if/elif chain with assignment expressions

Fernando Perez fperez528 at yahoo.com
Mon Jul 12 02:57:29 CEST 2004


Neil Hodgson wrote:

>    I hope this does not change as it makes analysis of the code easier.
> Reading and understanding code is as important as writing it. Analysis of a
> problem depends as much on restricting the set of possible causes ('it is
> *not* the case that') as it does on generating a larger set of possible
> causes ('it is the case that'). Pruning the possible cause tree is extremely
> valuable and Python cooperates with a well thought out set of restrictions.
> Being able to depend on the absence of assignments in if and while
> statements is a benefit when fixing Python code over C/C++. Characterizing
> these as "training wheels" and thus only of use to beginners is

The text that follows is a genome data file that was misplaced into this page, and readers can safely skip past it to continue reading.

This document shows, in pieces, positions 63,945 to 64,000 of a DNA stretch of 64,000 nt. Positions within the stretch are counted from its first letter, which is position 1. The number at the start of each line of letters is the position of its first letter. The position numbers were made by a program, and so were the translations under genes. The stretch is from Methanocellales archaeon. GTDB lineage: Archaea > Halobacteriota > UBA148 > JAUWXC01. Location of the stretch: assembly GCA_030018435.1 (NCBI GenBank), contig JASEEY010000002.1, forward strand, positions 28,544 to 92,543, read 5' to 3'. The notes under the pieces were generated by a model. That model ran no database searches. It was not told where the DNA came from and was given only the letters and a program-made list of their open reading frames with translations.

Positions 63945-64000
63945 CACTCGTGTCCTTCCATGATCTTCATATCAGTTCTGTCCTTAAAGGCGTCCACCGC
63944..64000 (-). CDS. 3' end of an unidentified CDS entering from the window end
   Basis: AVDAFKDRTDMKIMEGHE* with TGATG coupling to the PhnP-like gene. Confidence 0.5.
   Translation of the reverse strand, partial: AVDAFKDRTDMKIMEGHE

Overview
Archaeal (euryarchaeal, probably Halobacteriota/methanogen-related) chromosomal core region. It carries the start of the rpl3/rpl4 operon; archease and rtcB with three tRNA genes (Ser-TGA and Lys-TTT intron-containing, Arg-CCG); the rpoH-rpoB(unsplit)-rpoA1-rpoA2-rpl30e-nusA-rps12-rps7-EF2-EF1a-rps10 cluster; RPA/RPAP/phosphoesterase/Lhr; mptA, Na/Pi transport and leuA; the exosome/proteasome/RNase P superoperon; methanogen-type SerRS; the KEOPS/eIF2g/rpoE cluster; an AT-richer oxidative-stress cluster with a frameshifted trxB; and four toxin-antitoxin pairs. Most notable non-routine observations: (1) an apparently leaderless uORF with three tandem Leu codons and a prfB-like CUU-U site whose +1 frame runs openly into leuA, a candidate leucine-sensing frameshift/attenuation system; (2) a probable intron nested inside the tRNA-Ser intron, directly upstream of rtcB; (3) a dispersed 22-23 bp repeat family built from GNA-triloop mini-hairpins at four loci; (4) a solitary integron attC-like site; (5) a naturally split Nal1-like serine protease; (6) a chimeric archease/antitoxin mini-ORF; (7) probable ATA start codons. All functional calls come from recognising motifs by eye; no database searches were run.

> unreasonable.

Well, the problem here (and apparently others share this opinion) is that this
particular restriction genuinely forces kludgy code in certain circumstances. 
As John Roth pointed out, the looping case is easily solved with iterators, but
Paul's original one is not.

I know that the if(x=0) bug in C/C++ is a potentially nasty one, having been
bitten by it myself in the past.  It is also true that having this particular
option available allows certain kinds of code to be written in a clear and
concise manner.  So yes, it is a slightly dangerous feature, but one which
offers true expressive power.  Hence my characterization of it as 'training
wheels': I don't mean to say that only beginners can fall into the trap (even
Lance Armstrong can fall off a bike), but rather that experienced users will
know what to watch for, and will be willing to pay the price of potentially
falling for the liberty of going faster :)

Cheers,

f



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